That's Right: "Famously Sound and Famously Stable"

Branch banking, Canadian banking systems, William Jennings Bryan

branch banking, Canadian banking system, William Jennings BryanIn one of my recent posts I observed, not only that Canada's ca. 1913 currency and banking system was sound and stable, but that it was "famously" so.  Many of my readers may wonder about that description.  After all, relatively few people today are aware of Canada's having had such a successful system; and most current writings on U.S. monetary history don't even refer to it.  That one can read one official Federal Reserve account after another of that history, and especially of the Fed's origins, without hearing so much as a whisper about Canada's having had a well-working banking and currency system, albeit one without a central bank, goes without saying.

But the story was far different a century or more ago.  Back then, just about any U.S. adult who paid attention to current events knew all about Canada's smoothly-working monetary system, and also about various reformers' efforts to replicate it's success in the U.S.   Where's my proof?  It's all right here, in hundreds of articles that appeared in scores of U.S. newspapers between 1890 and 1913.

Read 'em, or some of them at least.  And weep.

The foreign press also took some notice of Canadian banking.  One such notice, consisting of a long letter in the September 7, 1896 London Times, seems to me especially noteworthy.  Though it  was sent from Blackfriars, it's author, Thomas G. Shearman, was actually a British-born American citizen then visiting London.  A lawyer by trade (he defended Henry Ward Beecher in his sensational trial for adultery), he was also a well-respected political economist and the original author of the "Single Tax" proposal that was subsequently endorsed by Henry George.

What distinguishes Shearman's letter from many of the other writings I've referred to is the fact that it traces William Jennings Bryan's popularity — especially among farmers — and that of the free silver and greenback movements, to the peculiar shortcomings of the U.S. currency and banking system, and especially to the lack of adequate banking facilities in many parts of the country:

In the south and west it is quite common to find numerous populated districts…in which there is not a single bank of deposit.  In most of the agricultural regions back of the North Atlantic States payment by cheque is practically unknown.  All transactions are settled either by payment in paper money or by book accounts.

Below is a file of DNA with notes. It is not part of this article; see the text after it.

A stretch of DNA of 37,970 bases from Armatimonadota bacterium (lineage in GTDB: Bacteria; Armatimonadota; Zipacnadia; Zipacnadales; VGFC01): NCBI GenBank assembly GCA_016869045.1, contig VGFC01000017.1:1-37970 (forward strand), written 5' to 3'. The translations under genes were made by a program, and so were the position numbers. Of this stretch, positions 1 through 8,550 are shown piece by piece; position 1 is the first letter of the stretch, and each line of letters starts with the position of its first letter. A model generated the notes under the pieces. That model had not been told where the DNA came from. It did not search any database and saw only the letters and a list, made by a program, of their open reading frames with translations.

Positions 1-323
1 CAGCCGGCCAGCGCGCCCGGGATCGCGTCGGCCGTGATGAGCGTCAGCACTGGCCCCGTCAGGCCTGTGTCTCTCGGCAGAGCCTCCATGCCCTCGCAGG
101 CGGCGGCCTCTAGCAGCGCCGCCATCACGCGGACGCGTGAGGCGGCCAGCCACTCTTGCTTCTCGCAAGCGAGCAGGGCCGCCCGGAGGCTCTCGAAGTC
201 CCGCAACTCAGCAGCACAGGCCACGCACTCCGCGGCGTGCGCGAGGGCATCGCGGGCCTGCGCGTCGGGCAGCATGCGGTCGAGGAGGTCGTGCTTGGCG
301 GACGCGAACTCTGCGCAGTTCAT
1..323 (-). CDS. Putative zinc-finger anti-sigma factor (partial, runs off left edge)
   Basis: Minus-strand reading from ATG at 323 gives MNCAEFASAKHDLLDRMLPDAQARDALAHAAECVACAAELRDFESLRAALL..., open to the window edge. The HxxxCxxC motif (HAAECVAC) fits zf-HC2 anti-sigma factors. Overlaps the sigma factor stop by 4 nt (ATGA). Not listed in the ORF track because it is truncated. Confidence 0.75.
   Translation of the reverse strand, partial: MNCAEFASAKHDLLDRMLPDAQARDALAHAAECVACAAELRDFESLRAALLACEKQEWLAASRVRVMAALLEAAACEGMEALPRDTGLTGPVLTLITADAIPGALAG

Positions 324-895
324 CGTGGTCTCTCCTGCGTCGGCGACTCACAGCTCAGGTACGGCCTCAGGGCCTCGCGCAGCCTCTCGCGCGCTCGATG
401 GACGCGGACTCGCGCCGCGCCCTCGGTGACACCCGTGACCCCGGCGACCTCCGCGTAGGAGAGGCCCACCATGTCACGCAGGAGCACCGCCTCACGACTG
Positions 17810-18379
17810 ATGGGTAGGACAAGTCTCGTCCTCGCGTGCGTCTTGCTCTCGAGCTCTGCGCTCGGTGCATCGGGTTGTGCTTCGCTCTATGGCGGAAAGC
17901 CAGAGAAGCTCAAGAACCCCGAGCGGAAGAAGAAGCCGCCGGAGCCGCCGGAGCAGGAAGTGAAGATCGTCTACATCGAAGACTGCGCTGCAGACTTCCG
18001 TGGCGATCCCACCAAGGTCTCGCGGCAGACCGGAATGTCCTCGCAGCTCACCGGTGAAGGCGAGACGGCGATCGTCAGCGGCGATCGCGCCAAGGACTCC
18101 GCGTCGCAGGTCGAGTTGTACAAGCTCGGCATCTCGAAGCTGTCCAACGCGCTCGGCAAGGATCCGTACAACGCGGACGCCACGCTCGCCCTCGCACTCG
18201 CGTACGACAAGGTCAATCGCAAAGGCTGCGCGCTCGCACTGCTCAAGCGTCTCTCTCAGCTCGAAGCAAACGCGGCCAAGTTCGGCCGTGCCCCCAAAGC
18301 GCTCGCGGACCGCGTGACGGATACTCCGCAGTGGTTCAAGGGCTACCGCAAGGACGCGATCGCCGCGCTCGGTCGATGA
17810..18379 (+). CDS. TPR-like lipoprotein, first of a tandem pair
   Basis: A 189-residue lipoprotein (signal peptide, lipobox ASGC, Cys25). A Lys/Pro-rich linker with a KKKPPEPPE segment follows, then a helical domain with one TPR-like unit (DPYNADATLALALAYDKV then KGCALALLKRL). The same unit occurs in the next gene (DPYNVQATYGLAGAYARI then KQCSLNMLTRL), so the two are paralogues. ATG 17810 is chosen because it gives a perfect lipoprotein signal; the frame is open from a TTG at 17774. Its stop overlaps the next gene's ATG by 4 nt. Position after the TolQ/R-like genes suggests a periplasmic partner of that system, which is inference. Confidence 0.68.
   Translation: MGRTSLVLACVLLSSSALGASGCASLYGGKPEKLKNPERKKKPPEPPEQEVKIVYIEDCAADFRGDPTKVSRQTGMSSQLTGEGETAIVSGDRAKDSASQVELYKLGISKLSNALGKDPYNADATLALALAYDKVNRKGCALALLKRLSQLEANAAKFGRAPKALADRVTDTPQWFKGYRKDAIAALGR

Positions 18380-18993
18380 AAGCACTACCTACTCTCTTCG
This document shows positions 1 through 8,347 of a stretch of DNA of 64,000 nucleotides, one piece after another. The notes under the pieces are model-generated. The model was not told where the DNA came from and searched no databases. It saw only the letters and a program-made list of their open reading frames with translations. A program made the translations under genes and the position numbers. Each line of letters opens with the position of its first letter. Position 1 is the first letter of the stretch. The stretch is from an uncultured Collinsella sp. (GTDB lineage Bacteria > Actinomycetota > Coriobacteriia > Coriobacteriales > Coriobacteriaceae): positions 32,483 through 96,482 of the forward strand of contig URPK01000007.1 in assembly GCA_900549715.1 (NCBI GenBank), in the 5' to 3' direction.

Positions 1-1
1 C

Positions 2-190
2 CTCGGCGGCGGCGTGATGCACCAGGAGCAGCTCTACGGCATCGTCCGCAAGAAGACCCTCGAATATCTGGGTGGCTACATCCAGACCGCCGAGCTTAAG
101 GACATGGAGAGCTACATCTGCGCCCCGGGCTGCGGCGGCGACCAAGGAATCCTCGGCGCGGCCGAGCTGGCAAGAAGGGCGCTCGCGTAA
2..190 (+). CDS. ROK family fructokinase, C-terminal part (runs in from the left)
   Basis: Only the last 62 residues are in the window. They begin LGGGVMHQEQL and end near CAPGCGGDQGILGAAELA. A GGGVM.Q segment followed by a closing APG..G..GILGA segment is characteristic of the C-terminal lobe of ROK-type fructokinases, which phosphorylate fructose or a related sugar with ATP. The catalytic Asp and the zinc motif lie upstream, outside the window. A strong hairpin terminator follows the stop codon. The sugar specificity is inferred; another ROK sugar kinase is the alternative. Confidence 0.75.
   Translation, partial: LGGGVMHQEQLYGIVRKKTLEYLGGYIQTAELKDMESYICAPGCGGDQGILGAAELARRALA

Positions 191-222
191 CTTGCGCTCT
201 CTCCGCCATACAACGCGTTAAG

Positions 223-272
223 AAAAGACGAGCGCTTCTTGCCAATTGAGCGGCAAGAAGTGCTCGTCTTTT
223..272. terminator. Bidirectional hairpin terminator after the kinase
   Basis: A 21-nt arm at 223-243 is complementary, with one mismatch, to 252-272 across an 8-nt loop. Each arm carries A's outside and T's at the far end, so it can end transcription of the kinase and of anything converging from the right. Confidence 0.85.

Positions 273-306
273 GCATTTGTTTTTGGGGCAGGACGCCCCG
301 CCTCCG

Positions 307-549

For reasons pointed out in my earlier post, there simply wasn't enough coin and paper money to pay for half of the crops, let alone to pay for them all.  Consequently farmers were forced to buy goods on credit from country or "crossroad" stores, at stiff annual rates of between 20 and 40 percent, to be settled eventually with their crops.  "Is it at all surprising, under such circumstances," Shearman asks, "that these small farmers, hardly pressed for a living, should clamorously demand more money of every kind — gold, silver, paper, or rags?"

A much less dangerous remedy, Shearman observes, would be to simply give farmers better access to banking facilities.  In the U.S., however, that solution was ruled out both by laws against branch banking and by a tax of two or three percent on bank capital.  Not so in Canada:

Just across the northern boundary of the United States lies a country, inferior in climate and lacking many of our natural and social advantages, shut out from its natural commerce by absurd tariffs on each side, even more dependent upon agriculture than we are, and having no opportunities which we do not possess in at least equal measure.  Why does not Canada have a currency question?  Why do not Canadian farmers clamour for silver coinage and fiat money?

The answer, of course, was nationwide branch banking, thanks to which

first class banks of deposit and discount are made easily accessible to every farmer, mechanic, lumberman, and fisherman in the remotest parts of Canada on substantially the same terms with the residents of the largest cities.  Each branch… has at command a supply of loanable funds ten times greater than it actually needs, because the head office always has millions lent on call in the United States, which it would be glad to use among the farmers of Canada.  A similar state of things might easily exist in the United States; but it is made impossible by legislation…  .

In short, "the true remedy for the hardships of American farmers is to be found (as in so many other cases) not in more restriction, but in more liberty."

Couldn't have said it better myself.

  • W. Ferrell

    Thanks for bringing this important history to light! Such knowledge is too quickly obscured.

  • Warren

    This is a great article and the type of article that I would love if it just kept going.

    Any chance of an a sequel to the Myths of the Gold Standard article? Including the biggest peeve of mine that those countries that left the gold standard earlier in the post-war era were better off than those that didn't. Nobody ever mentions the fact they re-pegged at the wrong parity and thus screwed up the economy. And so the sooner they stopped doing that the better off they were.

  • Michael Matt

    As always, Dr Selgin, your ability to emphasize the history in economic history is second to none. What a wonderful little blog post with so much to say.

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